Installing Pergo floor

I am getting ready to install Pergo in my kitchen. I have a newer house and I currently have vinyl in the kitchen. I want to install the Pergo right over the vinyl and I've heard this is possible, but what I can't seem to find anywhere is how to level the floor should I have any depressions in the floor greater than 1/8". I've heard about leveling compound, but would I apply this directly on top of the vinyl? What is the best way to do this without ripping up the vinyl? Thanks.
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Forgot to mention, the vinyl is over a wood subfloor.
Big Daddy wrote:

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Well, I live more than 20 miles away and I put down a Pergo floor in my kitchen, so I guess that makes me an expert!
Under Pergo, you will need to put a "felt" underlayment. There were two types, when I put my floor down. One was quite thin (and cheap) and the other was quite thick (and more expensive). I opted for the expensive one. I didn't do any leveling. I laid the Pergo over those old vinyl type tiles that were used in may commercial buildings in the old days.
AS long as you use the underlayment fabric, I don't think you'll need to do any leveling, unless it has some REAL dips and bumps.
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Big Daddy wrote:

Yes, put it directly on the vinyl. I have only used one brand Armstrong S-194 and it worked very well. It is like portland cement but dries very quickly 20-30 minutes open time. In addition to putting it on chipboard before installing laminate flooring, I have also put it on embossed vinyl before installing new vinyl. If you were putting it down as a skim coat over embossed vinyl and adding new vinyl you would need to be very careful to fill all the embossed valleys or the embossing would would bleed through the new vinyl. But with laminate on top you don't need to do be that careful, just level to within 1/8". You need a concrete smoothing tool and after it dries you will probably need to sand a bit.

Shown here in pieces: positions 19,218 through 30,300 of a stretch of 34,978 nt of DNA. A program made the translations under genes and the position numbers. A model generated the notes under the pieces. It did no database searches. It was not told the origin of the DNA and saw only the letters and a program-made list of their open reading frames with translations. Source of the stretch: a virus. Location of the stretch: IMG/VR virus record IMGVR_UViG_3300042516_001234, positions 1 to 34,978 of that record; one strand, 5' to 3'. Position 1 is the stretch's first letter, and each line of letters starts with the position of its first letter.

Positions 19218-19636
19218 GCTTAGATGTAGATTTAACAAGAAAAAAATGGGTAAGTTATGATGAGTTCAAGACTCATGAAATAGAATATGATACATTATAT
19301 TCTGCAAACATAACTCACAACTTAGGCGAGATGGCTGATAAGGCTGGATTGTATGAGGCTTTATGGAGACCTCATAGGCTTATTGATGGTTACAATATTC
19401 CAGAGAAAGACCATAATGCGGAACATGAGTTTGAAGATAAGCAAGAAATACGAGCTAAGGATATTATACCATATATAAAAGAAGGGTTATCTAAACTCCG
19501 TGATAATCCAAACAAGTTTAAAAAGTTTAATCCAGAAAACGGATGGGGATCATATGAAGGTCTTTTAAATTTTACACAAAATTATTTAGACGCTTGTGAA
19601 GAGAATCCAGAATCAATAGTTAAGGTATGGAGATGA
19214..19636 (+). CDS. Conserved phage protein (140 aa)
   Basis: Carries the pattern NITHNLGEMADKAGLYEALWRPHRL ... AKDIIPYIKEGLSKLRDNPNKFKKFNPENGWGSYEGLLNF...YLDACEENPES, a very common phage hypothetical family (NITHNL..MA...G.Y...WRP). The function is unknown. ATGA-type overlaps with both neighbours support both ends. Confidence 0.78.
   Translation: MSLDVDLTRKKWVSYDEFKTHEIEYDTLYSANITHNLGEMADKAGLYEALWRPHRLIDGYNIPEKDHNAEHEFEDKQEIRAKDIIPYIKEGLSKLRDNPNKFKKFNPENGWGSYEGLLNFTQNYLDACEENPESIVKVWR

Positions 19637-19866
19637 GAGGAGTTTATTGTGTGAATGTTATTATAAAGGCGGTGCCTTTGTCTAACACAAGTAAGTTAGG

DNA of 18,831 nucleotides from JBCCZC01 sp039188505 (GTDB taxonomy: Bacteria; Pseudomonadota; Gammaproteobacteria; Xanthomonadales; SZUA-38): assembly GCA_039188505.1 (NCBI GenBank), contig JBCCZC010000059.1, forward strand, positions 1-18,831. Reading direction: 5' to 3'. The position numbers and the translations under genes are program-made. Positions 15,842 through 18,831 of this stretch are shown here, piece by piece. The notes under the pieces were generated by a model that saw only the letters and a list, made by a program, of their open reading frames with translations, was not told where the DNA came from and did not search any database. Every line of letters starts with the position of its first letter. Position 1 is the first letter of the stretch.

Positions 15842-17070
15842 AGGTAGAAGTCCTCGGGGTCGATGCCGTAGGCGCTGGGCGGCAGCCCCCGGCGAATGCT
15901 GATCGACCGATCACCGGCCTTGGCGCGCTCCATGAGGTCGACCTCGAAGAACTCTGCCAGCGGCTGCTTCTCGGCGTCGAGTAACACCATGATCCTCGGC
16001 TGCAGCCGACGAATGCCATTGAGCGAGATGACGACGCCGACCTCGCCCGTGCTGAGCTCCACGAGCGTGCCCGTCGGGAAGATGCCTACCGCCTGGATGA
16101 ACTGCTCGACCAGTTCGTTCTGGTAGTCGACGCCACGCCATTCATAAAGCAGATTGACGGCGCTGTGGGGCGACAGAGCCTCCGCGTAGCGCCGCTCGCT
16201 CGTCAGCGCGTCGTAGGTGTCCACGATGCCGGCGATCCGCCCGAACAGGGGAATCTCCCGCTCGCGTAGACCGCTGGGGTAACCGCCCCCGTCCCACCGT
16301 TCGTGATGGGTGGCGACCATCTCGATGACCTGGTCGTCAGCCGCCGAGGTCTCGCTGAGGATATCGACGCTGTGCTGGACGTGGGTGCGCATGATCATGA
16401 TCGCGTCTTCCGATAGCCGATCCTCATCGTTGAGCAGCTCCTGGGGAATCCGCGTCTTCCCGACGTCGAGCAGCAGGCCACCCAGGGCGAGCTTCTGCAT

Too bad you don't live nearby, you could have a half a sack of the stuff. I've only used about 1/6 of the sack on two bathrooms (laying vinyl) and on a kitchen/dining/hall (laying laminate). Cheers.
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snipped-for-privacy@gmail.com wrote:

Most laminates say to level if there is more than 1/8" in 2 to 4 feet. Lots of floors have dips or rises of more than 1/8" and some have more than a 1/8" between practically every joist or beam. I used a carpenter's square and was highly surprised at the dips of greater than 1/8' in my floor. I would never have guessed the dips were that much just by eying it.
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